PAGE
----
The company a nonprofit keeps is important. Working with other nonprofit organizations that have big brands can build the reputation, visibility, and brand of the smaller, less well-known organization. Most nonprofits think about interorganizational collaboration as a way of mobilizing new operational capacity to accomplish program goals more effectively; partnering is also a great way to build a nonprofit brand if the partner organization has the glow of a great and recognized brand.

  1. Effective Communications

The story a nonprofit tells about its work can be more important than the work itself—at least when it comes to building a brand. In the past, a great annual report was a valuable sell document. Today, a well-designed website is the coin of the realm when it comes to building a brand. Not only is it often a nonprofit’s first point of contact with its stakeholders, it’s also where the organization controls how its story is told. Since almost no one challenges the content of organizational web pages, it is the place where a nonprofit can describe its work however it sees fit and however it believes will register best with visitors.

  1. Replication

Imitation is the highest form of flattery. If a nonprofit can show that others are replicating its work, this can be a profound brand builder. Many nonprofits operate for long periods of time in obscurity and isolation. Having others pay attention to a nonprofit’s work, believe in it, and replicate it are significant signals that something notable is going on in the organization.

  1. Organizational Age

Of all the ways that nonprofit brands are built, one is the least complicated and sophisticated: just hanging around over the years. If a nonprofit can survive for decades and keep out of trouble, it will be rewarded with some brand-recognition returns. The failure rate in the nonprofit sector is high, and the number of new organizations started each year is huge. As a result, simple staying power will contribute to a brand, regardless of all other considerations. There is also a sense that the sector is competitive enough that any organization that survives must have something on the ball, and this translates into brand recognition.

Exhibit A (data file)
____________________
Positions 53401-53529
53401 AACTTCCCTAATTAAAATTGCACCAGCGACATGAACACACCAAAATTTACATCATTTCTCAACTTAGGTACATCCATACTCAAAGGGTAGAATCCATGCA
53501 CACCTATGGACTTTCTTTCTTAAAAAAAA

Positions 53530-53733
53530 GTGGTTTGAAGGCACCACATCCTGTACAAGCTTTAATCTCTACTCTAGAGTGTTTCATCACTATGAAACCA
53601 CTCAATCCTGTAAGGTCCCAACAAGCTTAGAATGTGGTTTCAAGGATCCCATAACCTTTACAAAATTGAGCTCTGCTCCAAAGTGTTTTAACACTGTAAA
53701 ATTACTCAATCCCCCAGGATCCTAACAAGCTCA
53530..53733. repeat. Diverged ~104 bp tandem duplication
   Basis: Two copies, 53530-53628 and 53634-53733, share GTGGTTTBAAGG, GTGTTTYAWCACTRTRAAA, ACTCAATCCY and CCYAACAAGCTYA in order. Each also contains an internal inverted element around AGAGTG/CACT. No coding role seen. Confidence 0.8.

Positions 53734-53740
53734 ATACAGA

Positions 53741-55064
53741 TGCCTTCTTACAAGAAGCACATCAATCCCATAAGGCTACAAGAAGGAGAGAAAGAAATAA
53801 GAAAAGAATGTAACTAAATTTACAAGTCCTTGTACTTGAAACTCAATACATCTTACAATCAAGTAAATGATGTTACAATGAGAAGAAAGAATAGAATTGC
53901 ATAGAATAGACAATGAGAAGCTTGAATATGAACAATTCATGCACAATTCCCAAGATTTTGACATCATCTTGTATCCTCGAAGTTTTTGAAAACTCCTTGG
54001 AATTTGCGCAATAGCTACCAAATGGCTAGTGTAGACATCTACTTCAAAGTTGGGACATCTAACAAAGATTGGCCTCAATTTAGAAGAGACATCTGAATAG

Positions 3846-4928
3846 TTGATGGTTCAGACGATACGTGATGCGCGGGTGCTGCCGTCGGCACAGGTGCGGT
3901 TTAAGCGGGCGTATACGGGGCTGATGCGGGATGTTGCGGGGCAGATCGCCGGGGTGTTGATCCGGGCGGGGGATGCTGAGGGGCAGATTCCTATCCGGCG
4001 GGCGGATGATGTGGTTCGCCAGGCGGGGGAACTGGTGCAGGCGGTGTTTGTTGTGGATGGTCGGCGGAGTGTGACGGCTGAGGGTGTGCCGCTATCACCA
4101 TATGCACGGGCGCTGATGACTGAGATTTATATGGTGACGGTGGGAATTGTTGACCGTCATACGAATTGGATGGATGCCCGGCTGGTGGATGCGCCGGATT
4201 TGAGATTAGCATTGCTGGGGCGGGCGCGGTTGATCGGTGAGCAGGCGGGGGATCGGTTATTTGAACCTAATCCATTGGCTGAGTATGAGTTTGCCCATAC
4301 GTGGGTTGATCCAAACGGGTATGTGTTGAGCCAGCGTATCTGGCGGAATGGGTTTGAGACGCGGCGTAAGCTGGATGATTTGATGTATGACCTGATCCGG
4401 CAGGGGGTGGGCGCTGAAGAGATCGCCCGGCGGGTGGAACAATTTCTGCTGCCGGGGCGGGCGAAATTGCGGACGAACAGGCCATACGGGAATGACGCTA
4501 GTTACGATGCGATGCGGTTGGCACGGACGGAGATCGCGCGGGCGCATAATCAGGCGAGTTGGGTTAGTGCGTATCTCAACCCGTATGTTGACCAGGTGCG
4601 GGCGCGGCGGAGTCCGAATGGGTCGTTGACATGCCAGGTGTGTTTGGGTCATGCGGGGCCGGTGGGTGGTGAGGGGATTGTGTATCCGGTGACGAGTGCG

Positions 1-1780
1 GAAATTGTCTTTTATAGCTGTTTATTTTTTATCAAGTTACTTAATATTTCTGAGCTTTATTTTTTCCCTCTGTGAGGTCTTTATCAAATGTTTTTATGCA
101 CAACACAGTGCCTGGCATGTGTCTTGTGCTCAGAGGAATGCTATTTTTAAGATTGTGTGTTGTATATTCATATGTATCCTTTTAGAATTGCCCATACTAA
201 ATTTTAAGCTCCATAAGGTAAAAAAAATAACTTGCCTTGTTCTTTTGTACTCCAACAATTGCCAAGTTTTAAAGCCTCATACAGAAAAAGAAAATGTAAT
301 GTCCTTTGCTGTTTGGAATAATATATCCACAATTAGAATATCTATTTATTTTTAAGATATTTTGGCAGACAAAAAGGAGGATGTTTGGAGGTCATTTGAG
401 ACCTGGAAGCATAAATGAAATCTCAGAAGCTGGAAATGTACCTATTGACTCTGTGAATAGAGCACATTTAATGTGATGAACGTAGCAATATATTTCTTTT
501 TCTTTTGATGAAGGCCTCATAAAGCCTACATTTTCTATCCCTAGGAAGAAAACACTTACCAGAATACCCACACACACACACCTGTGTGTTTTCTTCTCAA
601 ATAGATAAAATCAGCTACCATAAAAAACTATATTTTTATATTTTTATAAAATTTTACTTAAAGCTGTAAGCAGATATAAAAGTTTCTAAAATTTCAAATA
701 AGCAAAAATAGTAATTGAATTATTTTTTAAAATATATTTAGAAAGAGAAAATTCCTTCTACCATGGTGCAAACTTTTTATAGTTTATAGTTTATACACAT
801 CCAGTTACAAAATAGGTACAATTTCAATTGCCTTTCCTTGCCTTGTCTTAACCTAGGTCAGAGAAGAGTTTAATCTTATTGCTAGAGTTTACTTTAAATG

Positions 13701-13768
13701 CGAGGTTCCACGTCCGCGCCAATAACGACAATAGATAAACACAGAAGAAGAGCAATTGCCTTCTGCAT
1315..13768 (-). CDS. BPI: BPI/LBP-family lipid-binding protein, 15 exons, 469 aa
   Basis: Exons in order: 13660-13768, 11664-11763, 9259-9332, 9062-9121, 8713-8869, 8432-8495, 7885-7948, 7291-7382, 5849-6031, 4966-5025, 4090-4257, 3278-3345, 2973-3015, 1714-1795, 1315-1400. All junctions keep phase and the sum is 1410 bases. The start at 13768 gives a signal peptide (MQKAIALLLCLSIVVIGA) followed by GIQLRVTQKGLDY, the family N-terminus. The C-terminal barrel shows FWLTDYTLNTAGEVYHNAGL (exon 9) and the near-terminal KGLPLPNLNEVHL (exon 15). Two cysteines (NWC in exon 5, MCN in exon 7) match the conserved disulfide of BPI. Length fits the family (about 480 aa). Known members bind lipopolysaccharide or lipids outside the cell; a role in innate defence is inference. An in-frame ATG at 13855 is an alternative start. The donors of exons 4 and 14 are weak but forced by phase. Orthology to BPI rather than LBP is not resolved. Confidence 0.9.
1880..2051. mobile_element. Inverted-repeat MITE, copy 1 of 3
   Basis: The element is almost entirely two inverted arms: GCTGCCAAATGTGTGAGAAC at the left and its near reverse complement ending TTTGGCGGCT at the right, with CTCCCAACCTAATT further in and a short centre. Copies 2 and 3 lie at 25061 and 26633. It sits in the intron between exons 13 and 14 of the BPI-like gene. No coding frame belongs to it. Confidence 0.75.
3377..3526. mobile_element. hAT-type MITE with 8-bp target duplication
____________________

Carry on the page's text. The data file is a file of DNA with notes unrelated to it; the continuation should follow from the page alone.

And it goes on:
1. Budget Size

Of all the annoying injustices of the nonprofit sector, none is as galling as the iron law of budget size. The larger the resources an organization is able to mobilize, the more it is seen as legitimate. Bigger budgets are rarely thought to be a function of caprice but rather the result of real market forces working themselves out to reward some organizations by directing more resources to them. Bigger budgets also convey a sense of permanence and relevance—rightly or wrongly.

Source; Eight Building Blocks of Strong Nonprofit Brands, nonprofitquarterly.org

I think the most important thing a nonprofit can do to lay the foundation of a brand aside from making use of the above steps is to do things that are good. Good for people, good for community, good for strangers, and good to the ones you know and love. Building that support from the ground up can fill your sails and really create the momentum needed to grow your program. If there’s anything we at Metro Nova Creative can do, please don’t hesitate to ask. We love working with nonprofits and making sure you get the best product available to fit your budget size (like from number 8 in the list).